ACT reports 1,305 new cases of COVID-19 | Canberra weather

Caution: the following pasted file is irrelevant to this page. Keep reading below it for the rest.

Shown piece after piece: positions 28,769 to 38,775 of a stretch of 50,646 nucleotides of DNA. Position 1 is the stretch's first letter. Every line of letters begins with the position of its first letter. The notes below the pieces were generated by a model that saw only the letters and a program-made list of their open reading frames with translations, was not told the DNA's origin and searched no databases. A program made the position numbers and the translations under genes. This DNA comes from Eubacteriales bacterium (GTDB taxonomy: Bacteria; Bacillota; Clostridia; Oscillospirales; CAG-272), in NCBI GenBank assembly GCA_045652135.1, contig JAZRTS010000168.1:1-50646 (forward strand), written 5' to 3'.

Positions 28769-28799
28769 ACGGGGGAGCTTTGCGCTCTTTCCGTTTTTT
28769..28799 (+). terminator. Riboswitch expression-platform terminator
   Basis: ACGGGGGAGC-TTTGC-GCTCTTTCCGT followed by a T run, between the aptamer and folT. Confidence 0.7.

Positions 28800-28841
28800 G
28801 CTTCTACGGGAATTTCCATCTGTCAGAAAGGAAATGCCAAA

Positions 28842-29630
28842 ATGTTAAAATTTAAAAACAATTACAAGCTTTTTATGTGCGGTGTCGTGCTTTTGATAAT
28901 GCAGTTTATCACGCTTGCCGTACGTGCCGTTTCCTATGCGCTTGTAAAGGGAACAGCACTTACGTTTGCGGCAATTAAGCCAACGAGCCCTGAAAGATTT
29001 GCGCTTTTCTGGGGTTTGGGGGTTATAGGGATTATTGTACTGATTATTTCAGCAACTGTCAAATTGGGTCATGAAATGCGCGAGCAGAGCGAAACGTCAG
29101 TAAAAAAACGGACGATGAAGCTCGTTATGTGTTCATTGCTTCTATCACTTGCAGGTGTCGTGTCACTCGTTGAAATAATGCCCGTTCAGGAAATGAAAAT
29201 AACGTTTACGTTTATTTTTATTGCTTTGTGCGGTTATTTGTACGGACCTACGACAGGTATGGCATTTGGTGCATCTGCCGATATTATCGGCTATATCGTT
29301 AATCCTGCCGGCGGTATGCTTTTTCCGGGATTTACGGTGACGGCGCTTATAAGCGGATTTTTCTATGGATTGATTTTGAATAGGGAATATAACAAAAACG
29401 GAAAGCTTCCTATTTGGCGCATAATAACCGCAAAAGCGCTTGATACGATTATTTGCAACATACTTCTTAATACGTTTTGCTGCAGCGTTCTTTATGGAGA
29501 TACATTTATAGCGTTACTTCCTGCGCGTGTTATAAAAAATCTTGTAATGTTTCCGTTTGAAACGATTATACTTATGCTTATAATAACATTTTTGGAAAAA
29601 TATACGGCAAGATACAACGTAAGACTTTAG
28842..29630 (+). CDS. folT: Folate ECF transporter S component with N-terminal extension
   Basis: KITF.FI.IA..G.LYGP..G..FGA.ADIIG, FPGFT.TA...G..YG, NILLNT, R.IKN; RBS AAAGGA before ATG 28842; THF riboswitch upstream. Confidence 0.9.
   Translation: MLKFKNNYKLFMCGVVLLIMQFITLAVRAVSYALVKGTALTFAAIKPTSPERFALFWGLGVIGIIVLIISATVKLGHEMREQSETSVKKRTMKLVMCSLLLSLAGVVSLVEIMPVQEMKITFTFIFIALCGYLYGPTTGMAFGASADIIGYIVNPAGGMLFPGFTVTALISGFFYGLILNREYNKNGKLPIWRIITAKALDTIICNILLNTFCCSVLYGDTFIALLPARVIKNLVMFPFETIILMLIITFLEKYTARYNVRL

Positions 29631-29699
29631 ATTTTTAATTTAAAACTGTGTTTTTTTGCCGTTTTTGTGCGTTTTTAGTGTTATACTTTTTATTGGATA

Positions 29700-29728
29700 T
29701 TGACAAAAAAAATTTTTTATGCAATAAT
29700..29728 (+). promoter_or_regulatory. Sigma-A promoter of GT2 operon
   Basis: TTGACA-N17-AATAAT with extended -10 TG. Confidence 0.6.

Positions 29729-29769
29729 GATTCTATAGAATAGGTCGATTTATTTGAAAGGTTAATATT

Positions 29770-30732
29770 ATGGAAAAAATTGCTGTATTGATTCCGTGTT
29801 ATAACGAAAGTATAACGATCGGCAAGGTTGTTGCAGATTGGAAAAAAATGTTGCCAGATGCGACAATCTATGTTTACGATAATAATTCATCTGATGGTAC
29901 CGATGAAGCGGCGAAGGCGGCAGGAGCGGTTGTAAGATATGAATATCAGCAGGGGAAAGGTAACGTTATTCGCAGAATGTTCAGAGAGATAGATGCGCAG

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The ACT released 1,305 new cases of COVID-19 per day after it passed 1,000 infections for the first time. The territory manages nearly 5,000 active files. There are 24 patients in Canberra hospitals, including five in intensive care and four on ventilation. Testers processed more than 3,100 negative lab results within 24 hours through Friday night. ACT is 98.5% fully vaccinated for all people aged 12 and over, while 20.3% of territorial adults have also received a booster. The capital on Friday set a daily record of cases with 1,246 infections. In response, the government reintroduced public health measures as well as a pause on elective surgery at a public hospital. Customers of all hospitality businesses, including cafes, bars, nightclubs, and indoor entertainment venues, must now be seated while eating and drinking. It is also forbidden to dance in these places. Mandatory masks and site density limits continue. ACT Health Minister Rachel Stephen-Smith said the capital’s health system was starting to come under increased pressure, with more than 230 health workers in quarantine. In a statement on Friday, she announced that the Calvary public hospital would cease most non-essential elective surgeries for the next six to eight weeks. “Postponing elective surgeries is always incredibly difficult, but taking this step will allow for the redeployment of additional healthcare staff to respond to the COVID-19 outbreak,” she said. There will be no change for elective surgeries at Canberra Hospital or at ACT’s private hospitals. ACT has switched to a new system for isolation requirements following the increase in Omicron cases. Positive cases and family contacts will still need to self-isolate for seven days, as well as people who have spent a long time in the residence of a person who tested positive. Those who have spent a few hours with a positive case in a setting such as a bar or restaurant should undergo a rapid antigen test, and another six days after exposure. Low-risk contacts were advised to watch for symptoms and have a rapid test if necessary. Associated Australian Press

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